Ludi Boeken’s Saviors in the Night manages to avoid some of the problems that have plagued recent fictional films dedicated to the Holocaust. It mostly eschews milking historical tragedy for cheap tears and it doesn’t adopt a glossy aesthetic that allows the viewer to keep a comfortable distance from the material. Instead, Boeken concocts a snowy, gritty look for his film that is handsome but never overly prettified, while maintaining an air of danger and tension as the narrative unfolds.
Still, Saviors in the Night is ultimately a film whose merits are more to be found in what it doesn’t do than what it does. Which is to say that Boeken’s recasting of the real-life drama of a heroic German farm family who hid Jews during World War II is nothing more nor less than a fairly predictable drama of fear, love, and noble behavior that happens to use the Holocaust as its backdrop. Most of the violence remains off screen; instead we share in the terror of a mother and her daughter as they adopt gentile names and narrowly avoid detection. We commiserate in the sorrow of their husband/father as he’s forced to seek shelter on his own. And we witness the familial strains within the noble German clan, particularly in the case of their Hitler Youth daughter who winds up undergoing a (too easy) moral transformation.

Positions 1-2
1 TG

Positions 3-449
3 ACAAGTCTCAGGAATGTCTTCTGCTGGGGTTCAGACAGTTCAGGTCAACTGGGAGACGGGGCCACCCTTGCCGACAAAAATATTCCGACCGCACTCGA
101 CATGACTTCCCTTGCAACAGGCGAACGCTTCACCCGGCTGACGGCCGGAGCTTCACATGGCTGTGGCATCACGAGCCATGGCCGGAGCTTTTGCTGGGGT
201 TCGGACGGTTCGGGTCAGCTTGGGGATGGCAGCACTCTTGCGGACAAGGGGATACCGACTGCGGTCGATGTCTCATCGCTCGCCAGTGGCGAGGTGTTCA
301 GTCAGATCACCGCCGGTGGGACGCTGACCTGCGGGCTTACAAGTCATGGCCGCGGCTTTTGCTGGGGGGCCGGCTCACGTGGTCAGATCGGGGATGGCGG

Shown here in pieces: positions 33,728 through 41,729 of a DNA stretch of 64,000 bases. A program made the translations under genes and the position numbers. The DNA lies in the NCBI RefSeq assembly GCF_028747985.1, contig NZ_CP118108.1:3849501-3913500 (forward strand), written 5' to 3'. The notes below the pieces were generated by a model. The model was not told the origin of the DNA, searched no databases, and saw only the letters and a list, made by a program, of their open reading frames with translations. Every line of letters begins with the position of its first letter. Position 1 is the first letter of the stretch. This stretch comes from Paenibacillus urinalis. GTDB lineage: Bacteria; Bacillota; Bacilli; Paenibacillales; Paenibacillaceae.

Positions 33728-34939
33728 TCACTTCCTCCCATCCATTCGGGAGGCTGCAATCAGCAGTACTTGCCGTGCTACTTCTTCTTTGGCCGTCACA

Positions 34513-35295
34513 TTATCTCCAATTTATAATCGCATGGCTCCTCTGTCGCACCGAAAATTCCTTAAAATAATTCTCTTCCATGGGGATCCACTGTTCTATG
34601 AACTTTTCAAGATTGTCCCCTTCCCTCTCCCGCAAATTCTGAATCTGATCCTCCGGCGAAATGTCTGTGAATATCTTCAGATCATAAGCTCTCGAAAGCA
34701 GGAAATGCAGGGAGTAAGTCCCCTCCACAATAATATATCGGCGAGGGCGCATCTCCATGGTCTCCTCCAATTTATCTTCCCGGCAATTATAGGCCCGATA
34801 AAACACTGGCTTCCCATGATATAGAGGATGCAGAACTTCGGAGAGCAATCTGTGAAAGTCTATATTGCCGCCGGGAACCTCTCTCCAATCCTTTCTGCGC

It’s all fairly by the numbers, but in Boeken’s presentation, the film isn’t without its moments of narrative power. (A late scene of the father, transformed into a broken man by his war experiences, is particularly memorable.) Still, there are few surprises here, which means that, though it avoids some of the negative tendencies of any number of recent fictional films about the Shoah, Saviors in the Night is still just one more film that uses the Holocaust as a setting to tell a fairly conventional story. That the story—or some version therein—really happened may lend the material a certain moral authority, but Boeken’s film still can’t quite escape the trap that comes from turning atrocity into something to be safely enjoyed in the comforts of an art-house screening room.